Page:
What Is a Tire Pressure Monitoring System, and Why Is It Important?

Many people believe it’s okay to drive on a tire that’s just “a little flat.”  But did you know that a flat tire could be jeopardizing your car’s fuel economy, shortening your tire’s tread life and durability, and putting you and your family at risk?

Under-inflated tires are dangerous for a number of reasons. Essentially, low air pressure forces the tire’s rubber to stretch, which weakens bonds, and once the bonds are weakened they never return to their original strength. When your vehicle’s tires are properly inflated, they have better stability and greater handling and braking efficiencies.

In 2007, the United States Department of Transportation National Highway Safety Administration passed legislation requiring that a Tire Pressure Monitoring System (TPMS) be included in all new vehicles to warn the driver when the tire pressure falls below a predetermined level. Currently, two types of tire pressure monitoring systems are in use:  Direct and Indirect Tire Pressure Monitoring Systems.

In Direct Pressure Monitoring Systems, each wheel has either an internal or external sensor that monitors the tire’s pressure. These systems tend to be more accurate and can also indicate which specific tire has low pressure.

In Indirect Pressure Monitoring Systems, wheel speed sensors monitors the tires’ rotational speed and alerts the driver when one (or more) of the tires has low pressure. Indirect systems do not tell you which tire has low pressure, and it will not indicate if your tires are losing pressure simultaneously, which can happen in colder weather.

If your car was manufactured after 2007, it already has a Tire Pressure Monitoring System. If your car was manufactured prior to 2007, a Tire Pressure Monitoring System can be installed if desired.  Have questions? Stop by your local Best-One Tire & Service location. They’re TPMS experts!

By Jim Channell, Best-One® Tire & Service Expert Panelist

How Often Do You Recommend I Change My Tires?

Wondering how often you need to purchase a new set of tires? At the minimum, you should replace your tires once the remaining tread depth has worn down to 2/32 of an inch, as this is the law in most states.

The Penny Test
I’m sure you’ve heard about the penny test … Here’s how it works! To determine if your tread depth is 2/32” or less, place a penny into your tire tread groove (with President Lincoln’s head facing down). If you can see Lincoln’s entire head, drop by your local Best-One Tire & Service® retailer because it’s time for a new tire(s).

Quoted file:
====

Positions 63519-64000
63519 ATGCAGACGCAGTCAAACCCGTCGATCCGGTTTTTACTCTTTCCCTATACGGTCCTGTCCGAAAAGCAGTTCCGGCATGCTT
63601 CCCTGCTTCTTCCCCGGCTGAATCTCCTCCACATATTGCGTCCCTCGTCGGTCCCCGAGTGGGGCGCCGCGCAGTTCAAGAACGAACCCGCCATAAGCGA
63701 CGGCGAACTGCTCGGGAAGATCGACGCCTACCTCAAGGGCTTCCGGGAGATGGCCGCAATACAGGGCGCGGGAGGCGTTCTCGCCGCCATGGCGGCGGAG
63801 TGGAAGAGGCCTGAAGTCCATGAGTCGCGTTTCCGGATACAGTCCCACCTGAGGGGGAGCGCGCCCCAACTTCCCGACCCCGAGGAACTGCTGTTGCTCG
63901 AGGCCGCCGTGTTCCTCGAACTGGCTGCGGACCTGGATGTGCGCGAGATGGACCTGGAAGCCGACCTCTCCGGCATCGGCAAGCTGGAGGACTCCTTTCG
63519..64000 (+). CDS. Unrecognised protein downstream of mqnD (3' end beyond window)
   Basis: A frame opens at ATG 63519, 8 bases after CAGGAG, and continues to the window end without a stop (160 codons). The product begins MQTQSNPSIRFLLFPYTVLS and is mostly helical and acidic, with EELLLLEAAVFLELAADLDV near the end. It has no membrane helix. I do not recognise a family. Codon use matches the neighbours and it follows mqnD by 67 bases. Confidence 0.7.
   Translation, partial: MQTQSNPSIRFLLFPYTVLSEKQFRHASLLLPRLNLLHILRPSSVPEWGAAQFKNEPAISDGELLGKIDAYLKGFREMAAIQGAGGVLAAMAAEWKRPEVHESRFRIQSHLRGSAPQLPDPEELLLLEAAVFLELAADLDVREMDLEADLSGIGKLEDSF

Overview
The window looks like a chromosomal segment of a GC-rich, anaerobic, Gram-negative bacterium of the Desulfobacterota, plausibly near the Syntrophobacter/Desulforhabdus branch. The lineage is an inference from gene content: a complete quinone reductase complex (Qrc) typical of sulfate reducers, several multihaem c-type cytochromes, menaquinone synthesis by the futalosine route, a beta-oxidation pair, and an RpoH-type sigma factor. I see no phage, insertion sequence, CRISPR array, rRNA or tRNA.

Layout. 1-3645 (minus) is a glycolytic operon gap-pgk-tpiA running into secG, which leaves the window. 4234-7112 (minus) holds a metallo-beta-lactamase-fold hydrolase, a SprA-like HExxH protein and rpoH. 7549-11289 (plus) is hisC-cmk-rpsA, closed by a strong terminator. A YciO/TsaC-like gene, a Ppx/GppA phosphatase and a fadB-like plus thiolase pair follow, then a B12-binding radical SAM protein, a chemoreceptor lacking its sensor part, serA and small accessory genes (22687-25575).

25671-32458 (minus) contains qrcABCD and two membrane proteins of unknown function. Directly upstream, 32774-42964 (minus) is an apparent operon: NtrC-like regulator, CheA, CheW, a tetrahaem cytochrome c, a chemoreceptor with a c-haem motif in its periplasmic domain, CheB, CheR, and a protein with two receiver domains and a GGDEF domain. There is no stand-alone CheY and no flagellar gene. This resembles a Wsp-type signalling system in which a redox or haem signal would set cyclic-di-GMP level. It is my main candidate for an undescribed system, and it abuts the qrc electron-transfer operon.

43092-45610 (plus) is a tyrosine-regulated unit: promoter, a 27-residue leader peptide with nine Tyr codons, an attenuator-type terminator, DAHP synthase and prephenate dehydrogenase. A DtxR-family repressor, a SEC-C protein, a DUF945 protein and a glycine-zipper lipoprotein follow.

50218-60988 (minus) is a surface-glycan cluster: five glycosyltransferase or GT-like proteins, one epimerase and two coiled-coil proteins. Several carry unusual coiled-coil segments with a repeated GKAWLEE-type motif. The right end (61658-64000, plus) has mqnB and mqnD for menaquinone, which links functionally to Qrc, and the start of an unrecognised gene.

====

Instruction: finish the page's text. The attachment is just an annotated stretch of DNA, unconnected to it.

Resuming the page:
Although the penny test is a useful tip to help you determine if your tire’s treads are still legal, you may want to consider replacing your tires before they wear down to 2/32”. Remember, tire treads are what provide you with traction and control when driving – especially in wet or winter conditions. Many experts recommend replacing your tires when your remaining tread depth is 4/32” for wet roads and 6/32” for snow-covered roads.

Penny Test: Pass

Penny Test: Fail

Penny Test: Fail

Reference Your Treadlife/Mileage Warranty And Wear Bars
Think back to when you purchased your last set of tires; your salesman most likely told you about your tires’ mileage warranty. These limited manufacturer warranties, which typically range from 30,000 – 100,000 miles, exist to help you understand the potential longevity of your tires. Although warranties can be a useful tool for determining how long your tires should last, not all consumers receive 100% of the warranted tire mileage due to varying road, climate and driving conditions.

Another helpful hint is to check for your tires’ wear bars. To locate these indicators, look for the bars going across your tire, connecting the various tread elements. When wear bars become flush with your tires’ tread elements, your tire has reached the minimum legal tread depth (2/32”).  Additionally, if you drive a newer model vehicle, your car may even have a detection device that will warn you when it’s time to replace your tires.

Do I Need To Replace All Of My Tires At The Same Time?
Not necessarily. While it’s common to replace an entire set of tires at once, there may be circumstances where this may not be the case. It’s important, however, to select a replacement tire(s) that is good match to your existing tires. If possible, an exact match is best.

Consult a Professional
Not sure if you need to replace your tires? Stop by your local Best-One location; we’ll check out your tires and keep you and your family safely on the road.

John Miller, Best-One® Tire & Service Expert Panelists